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5 Ways To Prevent Line Chafe & Breakage On Your Boat

There's The Rub!

A failed line can cost you plenty if the boat breaks free. Here's a handy graphical guide to common issues.

Illustration of a Boat with Lines Tied Incorrectly Alongside Dock

Above is an example of how NOT to tie up your boat. Be aware of potential chafe points when tying your boat up to the dock. Lines across propellers, crossed lines that can rub one another, and lines that are not properly lead through chocks are all potential problems and sources of chafe. | Illustration By: Jan Adkins

Many of us tie up at the dock without a second thought, but those lines are the only thing holding your pride and joy in place. Sun and age will cause lines to eventually fail, but chafe is more insidious and can cause even a new line to fail in a matter of hours if it goes unchecked.

What Is Boat Line Chafe?

Chafe is the term used to describe when two or more parts rub together causing friction or wear. Often times chafe is obvious, like when the action of the boat bobbing up and down at the dock wears a section of line running through a chock or fairlead. The first indications may be some localized fraying and fuzziness to the covering or exposed strands. But over time, if left unchecked, the strands may wear through, which in turn puts more stress on underlying adjacent fibers until these too fail, eventually leading to a total failure of the line.

It is essential that boaters not only recognize the signs of chafe but also are aware of the factors that lead to chafe occurring in the first place. They must also educate themselves on what can be done to reduce undue stress and chafeinduced wear.

Chafe is not only caused by lines rubbing on other objects but can also be caused by two lines rubbing together, such as a couple of spring lines crisscrossed between boat and dock. What owners may less understand is that a single line can be chafed internally. As tension is exerted on a line the yarns rub together and chafe each other. Some manufacturers add dressing to the rope's fibers to help mitigate this friction, but salt crystals and dirt trapped in the line greatly increase the effects of internal friction.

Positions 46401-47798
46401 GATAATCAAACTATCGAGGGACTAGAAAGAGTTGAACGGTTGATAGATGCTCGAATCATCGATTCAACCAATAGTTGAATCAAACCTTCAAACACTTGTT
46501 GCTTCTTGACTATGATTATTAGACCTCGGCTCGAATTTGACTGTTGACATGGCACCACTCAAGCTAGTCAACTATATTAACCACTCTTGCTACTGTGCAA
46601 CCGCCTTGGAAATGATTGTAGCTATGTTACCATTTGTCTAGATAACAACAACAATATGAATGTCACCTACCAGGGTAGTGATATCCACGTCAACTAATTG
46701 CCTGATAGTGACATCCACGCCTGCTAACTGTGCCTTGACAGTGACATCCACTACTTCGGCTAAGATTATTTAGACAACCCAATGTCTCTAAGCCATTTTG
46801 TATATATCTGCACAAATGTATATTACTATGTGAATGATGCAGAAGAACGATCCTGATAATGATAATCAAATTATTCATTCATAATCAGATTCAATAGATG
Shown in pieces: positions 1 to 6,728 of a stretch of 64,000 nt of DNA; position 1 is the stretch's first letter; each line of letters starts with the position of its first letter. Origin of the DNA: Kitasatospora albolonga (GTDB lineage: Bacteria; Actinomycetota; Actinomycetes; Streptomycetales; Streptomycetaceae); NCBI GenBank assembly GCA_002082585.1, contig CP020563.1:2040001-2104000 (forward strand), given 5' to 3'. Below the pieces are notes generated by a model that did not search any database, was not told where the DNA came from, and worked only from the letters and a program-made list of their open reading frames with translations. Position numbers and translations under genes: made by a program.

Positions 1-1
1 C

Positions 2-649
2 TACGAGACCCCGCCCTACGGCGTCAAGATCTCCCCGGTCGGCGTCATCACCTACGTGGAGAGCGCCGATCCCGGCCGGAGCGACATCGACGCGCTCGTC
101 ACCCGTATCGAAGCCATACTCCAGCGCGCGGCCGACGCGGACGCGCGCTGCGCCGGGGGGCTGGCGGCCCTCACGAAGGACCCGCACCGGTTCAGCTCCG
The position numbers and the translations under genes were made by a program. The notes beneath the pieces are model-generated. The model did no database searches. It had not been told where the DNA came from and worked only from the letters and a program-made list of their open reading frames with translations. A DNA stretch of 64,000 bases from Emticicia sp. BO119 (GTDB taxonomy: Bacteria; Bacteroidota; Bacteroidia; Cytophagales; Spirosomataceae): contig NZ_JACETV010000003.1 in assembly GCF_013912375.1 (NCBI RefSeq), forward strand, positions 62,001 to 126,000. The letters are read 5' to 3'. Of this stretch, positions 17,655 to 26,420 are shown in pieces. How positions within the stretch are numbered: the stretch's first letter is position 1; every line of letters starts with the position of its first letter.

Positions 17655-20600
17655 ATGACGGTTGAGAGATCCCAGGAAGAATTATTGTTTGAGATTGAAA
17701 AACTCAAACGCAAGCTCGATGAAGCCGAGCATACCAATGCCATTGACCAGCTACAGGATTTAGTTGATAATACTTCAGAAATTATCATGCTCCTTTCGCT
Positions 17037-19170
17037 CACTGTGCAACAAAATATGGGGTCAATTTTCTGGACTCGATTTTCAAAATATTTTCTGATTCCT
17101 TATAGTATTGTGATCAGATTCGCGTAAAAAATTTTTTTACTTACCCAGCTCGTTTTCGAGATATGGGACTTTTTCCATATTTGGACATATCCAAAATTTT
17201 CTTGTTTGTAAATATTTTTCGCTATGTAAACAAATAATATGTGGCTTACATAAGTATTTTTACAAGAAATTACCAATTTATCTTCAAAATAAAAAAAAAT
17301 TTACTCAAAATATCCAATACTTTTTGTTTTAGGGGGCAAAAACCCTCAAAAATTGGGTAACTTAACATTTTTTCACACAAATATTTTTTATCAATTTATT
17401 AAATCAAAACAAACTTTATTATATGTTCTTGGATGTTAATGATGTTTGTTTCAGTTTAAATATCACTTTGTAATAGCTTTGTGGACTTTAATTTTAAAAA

There are literally thousands of scenarios where chafe can occur. The graphic shows but a few typical examples of what to be on the lookout for.

Tip

Salt and dirt make lines stiff to handle and lead to premature wear. Clean lines and ropes with a mild detergent, then rinse with clean water at the end of each season to prolong their life and keep them supple.

Follow These 5 Tips To Prevent Chafe

Illustration of anchor line rubbing against underwater rock

All Illustrations By: Jan Adkins

1. Fifteen or 20 feet of chain between anchor and line reduces chafe on the nylon rode, especially on rocky bottoms that can abrade lines. However, the nylon rope must clear any obstructions on the bottom. An added benefit is that the weight of the chain assists in getting the anchor to set better.

Line chafe caused by bow check

2. Bow chocks can be a significant source of chafe and quickly wear through lines. Chafe protection significantly extends the line's life. Some proprietary protectors, like the popular Chafe-Pro, attach around the line with hook-and-loop fasteners.

Line chafe caused by countersunk screws

3. Improperly countersunk screws, screw heads with sharp edges, and joins in metal rubrails can be as sharp as a knife and will cut through rope fibers quickly.

Line chafe caused by stone jetty

4. A concrete or stone jetty or dock can be particularly hard on lines that can wear through in mere hours if the line is allowed to "saw" back and forth on an edge.

TideMinders on line prevent line chafe on pilings

5. If you need to make fast to pilings consider a product like TideMinders, which allows lines to rise and fall with the tide without causing any significant chafe.

Read More On This Topic

Visit this article for more helpful information on chafe protection, especially during storms and hurricanes.

Mark Corke

A marine surveyor, and holder of RYA Yachtmaster Ocean certification, Mark has built five boats himself — power and sail. He was senior editor of Sail magazine's hands-on "Boatworks" publication, worked for the BBC, written four DIY books, skippered two round-the-world yachts, and holds the Guinness World Record for the fastest there-and-back crossing of the English Channel, in a kayak! He and his wife have a Grand Banks 32.